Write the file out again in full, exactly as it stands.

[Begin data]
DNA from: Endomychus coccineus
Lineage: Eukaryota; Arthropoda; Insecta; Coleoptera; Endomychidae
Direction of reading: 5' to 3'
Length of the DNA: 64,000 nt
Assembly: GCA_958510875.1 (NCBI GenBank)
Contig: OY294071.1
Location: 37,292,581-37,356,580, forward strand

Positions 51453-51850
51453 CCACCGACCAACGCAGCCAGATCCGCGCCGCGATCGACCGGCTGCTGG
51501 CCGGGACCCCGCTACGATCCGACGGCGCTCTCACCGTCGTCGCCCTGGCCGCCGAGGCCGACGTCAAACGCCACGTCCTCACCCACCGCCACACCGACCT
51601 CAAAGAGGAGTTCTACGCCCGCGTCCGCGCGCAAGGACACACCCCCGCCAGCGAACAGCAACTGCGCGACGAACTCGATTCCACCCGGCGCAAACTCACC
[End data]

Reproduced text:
DNA from: Endomychus coccineus
Lineage: Eukaryota; Arthropoda; Insecta; Coleoptera; Endomychidae
Direction of reading: 5' to 3'
Length of the DNA: 64,000 nt
Assembly: GCA_958510875.1 (NCBI GenBank)
Contig: OY294071.1
Location: 37,292,581-37,356,580, forward strand

Positions 51453-51850
51453 CCACCGACCAACGCAGCCAGATCCGCGCCGCGATCGACCGGCTGCTGG
51501 CCGGGACCCCGCTACGATCCGACGGCGCTCTCACCGTCGTCGCCCTGGCCGCCGAGGCCGACGTCAAACGCCACGTCCTCACCCACCGCCACACCGACCT
51601 CAAAGAGGAGTTCTACGCCCGCGTCCGCGCGCAAGGACACACCCCCGCCAGCGAACAGCAACTGCGCGACGAACTCGATTCCACCCGGCGCAAACTCACC